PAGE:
This quarterfinals pitted together two players who had made it here with their favorite style of deck. Mateus Batista de Melo mentioned that he is used to playing control, so he naturally ran Esper Dragons at this tournament. Claudio Barrientos Ochoa always plays "Rock" decks, and thus he chose Abzan Aggro. Sticking with a deck they are comfortable has certainly paid off for them.
Mateus Batista de Melo (left) and Claudio Barrientos Ochoa (right)
Batista de Melo had Hero's Downfalls for Barrientos Ochoa's early threats, and Barrientos Ochoa was unable to cast any creatures after that due to a lack of white mana.
Amusingly, Batista de Melo went on the aggro plan with Silumgar, the Drifting Death. It's not the fastest clock, but it cannot be destroyed by Hero's Downfall, and it took Barrientos Ochoa down to a low life total before the Abzan Aggro player found his white mana.
Claudio Barrientos Ochoa
Siege Rhino came down and, for lack of any better use, two copies of Abzan Charm quickly turned the Rhino into an 8/9 creature. But it was not enough: he had found his white mana one turn too late, and he lost the damage race to the 3/7 Silumgar.
Claudio Barrientos Ochoa 0 – Mateus Batista de Melo 1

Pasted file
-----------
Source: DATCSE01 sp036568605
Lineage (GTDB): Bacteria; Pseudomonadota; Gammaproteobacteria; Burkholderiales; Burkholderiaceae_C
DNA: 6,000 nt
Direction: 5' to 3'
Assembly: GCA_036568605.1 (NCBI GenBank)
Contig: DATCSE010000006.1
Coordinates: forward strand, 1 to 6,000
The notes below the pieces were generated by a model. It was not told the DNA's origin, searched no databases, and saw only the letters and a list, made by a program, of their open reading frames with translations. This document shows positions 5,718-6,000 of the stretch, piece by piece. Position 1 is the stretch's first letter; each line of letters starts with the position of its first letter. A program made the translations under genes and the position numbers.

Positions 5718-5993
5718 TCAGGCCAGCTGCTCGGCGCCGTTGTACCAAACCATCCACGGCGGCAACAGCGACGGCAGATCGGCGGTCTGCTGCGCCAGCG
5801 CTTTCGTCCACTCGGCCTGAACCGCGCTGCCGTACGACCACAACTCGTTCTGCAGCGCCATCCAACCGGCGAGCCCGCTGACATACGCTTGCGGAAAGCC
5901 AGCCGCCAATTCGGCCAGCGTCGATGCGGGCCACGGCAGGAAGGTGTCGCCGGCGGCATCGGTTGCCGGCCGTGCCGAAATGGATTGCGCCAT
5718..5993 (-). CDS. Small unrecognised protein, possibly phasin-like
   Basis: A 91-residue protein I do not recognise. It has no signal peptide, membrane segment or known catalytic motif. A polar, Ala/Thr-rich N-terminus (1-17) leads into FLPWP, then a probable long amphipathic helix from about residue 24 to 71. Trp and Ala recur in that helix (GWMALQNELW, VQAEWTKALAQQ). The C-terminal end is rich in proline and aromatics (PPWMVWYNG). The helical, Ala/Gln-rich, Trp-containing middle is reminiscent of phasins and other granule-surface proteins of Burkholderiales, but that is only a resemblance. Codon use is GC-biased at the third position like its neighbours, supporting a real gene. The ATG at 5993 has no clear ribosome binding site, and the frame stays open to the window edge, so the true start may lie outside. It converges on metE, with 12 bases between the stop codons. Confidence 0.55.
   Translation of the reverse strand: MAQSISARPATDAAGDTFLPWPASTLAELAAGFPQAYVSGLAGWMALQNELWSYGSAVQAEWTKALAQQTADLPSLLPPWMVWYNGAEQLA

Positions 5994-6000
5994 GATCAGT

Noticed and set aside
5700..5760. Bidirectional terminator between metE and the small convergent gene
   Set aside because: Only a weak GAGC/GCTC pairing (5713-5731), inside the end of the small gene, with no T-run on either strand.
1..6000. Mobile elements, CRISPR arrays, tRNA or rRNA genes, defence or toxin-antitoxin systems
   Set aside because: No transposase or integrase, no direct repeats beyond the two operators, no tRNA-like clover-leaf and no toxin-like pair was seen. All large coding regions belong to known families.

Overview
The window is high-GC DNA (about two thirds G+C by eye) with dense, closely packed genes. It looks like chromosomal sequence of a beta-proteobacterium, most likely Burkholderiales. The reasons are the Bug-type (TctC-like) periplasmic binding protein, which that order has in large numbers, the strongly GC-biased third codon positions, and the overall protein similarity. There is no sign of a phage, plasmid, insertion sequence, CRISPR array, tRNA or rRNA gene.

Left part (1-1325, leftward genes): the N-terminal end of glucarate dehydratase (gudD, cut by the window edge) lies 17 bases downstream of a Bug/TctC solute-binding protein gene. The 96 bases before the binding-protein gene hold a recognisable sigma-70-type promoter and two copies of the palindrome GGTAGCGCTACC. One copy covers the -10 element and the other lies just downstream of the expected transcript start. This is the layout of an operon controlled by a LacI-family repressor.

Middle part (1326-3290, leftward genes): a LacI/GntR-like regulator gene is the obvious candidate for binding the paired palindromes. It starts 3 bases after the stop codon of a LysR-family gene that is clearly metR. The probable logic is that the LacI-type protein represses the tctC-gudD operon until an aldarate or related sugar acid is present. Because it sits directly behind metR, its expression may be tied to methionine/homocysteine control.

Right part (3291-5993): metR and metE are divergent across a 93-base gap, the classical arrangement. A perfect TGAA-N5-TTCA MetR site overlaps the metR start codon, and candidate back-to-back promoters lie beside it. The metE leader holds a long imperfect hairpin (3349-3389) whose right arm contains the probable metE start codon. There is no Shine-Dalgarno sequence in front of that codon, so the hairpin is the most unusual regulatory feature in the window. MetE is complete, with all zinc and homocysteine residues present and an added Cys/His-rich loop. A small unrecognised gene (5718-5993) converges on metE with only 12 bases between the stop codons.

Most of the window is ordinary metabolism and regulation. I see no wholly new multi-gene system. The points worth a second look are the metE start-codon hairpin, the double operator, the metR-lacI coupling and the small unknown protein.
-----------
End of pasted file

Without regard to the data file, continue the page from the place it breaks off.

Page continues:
The beginning of the game was marked by a lot of one-for-one trades. Multiple Thoughtseizes were played from both sides of the table, and the players stripped each other of their best cards. Crucially, several of Batista de Melo's creatures were sent to the graveyard, and a few removal spells later, everything had traded and both players were in topdeck mode.
This situation greatly favored the Esper Dragon player. Generally speaking, when you are playing an aggro deck and lack the creatures to pressure the control player, then you will eventually lose in the late game. And that's indeed what happened in this game as well.
Mateus Batista de Melo
Mateus Batista de Melo found Dig Through Time to get ahead after all those one-for-one discard spells, and it didn't take him long to set up a hand full of cards. Barrientos Ochoa tried to do the same by drawing two cards with Abzan Charm, but his deck is not up to play the control game.
Batista de Melo showed how a real control deck does it by casting removal spells and countermagic to answer a few Abzan-colored creatures. Finally, in full control of the game, he made a Dragonlord for the killing blow.
Claudio Barrientos Ochoa 0 – Mateus Batista de Melo 2